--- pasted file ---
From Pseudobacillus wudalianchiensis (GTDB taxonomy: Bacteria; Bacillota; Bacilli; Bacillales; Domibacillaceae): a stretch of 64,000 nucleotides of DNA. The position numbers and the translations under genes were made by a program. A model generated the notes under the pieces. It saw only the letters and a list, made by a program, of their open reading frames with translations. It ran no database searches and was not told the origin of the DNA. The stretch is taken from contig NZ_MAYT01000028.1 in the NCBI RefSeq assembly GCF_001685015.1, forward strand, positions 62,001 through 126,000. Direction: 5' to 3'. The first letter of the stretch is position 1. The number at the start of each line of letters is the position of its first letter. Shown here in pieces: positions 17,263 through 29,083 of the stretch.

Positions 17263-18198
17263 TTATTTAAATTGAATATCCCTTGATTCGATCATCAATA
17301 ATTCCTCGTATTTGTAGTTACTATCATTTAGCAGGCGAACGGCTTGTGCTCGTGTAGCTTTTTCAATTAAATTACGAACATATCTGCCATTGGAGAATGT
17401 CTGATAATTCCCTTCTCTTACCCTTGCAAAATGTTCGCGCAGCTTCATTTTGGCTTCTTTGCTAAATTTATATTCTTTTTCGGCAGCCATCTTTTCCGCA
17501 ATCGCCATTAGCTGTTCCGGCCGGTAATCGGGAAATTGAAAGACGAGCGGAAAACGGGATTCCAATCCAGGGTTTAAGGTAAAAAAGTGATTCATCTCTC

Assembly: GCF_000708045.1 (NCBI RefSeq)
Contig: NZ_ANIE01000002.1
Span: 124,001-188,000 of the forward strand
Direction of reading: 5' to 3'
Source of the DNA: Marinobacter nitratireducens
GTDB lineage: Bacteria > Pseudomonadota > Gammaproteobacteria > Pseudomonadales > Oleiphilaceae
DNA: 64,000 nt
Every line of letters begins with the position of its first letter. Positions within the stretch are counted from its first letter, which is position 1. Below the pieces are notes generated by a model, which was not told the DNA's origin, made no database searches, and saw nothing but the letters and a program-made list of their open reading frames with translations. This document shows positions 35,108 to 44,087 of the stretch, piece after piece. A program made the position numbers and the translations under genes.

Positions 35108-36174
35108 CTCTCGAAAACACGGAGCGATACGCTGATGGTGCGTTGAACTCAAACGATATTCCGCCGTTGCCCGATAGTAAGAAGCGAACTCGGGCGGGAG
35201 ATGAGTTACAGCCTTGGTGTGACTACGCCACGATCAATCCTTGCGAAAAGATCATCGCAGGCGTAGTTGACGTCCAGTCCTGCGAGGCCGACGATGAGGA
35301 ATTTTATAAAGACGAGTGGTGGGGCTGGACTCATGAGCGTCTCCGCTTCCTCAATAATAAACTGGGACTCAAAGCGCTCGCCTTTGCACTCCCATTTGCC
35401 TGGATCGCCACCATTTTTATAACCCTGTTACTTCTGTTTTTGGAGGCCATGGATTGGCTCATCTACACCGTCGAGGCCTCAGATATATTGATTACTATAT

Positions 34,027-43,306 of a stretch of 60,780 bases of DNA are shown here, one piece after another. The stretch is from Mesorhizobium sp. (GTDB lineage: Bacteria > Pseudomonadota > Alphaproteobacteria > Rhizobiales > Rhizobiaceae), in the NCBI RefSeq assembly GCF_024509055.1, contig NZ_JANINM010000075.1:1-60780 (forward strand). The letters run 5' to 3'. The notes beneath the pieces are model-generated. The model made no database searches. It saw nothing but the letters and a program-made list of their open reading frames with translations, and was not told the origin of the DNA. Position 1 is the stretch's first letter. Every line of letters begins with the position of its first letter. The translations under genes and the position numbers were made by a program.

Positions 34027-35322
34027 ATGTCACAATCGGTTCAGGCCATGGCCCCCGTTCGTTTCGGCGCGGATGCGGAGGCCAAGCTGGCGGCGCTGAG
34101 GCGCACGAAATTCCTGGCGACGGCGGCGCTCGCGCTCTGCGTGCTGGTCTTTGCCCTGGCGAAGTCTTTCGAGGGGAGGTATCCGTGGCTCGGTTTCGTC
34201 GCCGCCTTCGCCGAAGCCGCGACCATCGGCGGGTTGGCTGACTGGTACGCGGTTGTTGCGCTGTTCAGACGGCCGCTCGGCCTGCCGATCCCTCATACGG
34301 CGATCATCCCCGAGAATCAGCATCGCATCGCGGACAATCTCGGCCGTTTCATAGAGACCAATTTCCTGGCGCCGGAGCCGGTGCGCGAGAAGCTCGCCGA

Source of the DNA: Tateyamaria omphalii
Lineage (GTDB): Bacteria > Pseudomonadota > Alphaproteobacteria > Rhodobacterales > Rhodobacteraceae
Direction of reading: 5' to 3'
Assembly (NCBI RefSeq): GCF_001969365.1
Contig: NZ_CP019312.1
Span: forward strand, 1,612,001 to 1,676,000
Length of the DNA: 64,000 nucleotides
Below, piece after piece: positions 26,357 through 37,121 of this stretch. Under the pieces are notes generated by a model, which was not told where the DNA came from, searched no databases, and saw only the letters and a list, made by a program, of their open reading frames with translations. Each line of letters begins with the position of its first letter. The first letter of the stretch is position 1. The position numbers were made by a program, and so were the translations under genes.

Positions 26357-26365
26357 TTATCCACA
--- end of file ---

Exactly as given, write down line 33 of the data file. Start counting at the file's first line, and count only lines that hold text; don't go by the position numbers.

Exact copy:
Below, piece after piece: positions 26,357 through 37,121 of this stretch. Under the pieces are notes generated by a model, which was not told where the DNA came from, searched no databases, and saw only the letters and a list, made by a program, of their open reading frames with translations. Each line of letters begins with the position of its first letter. The first letter of the stretch is position 1. The position numbers were made by a program, and so were the translations under genes.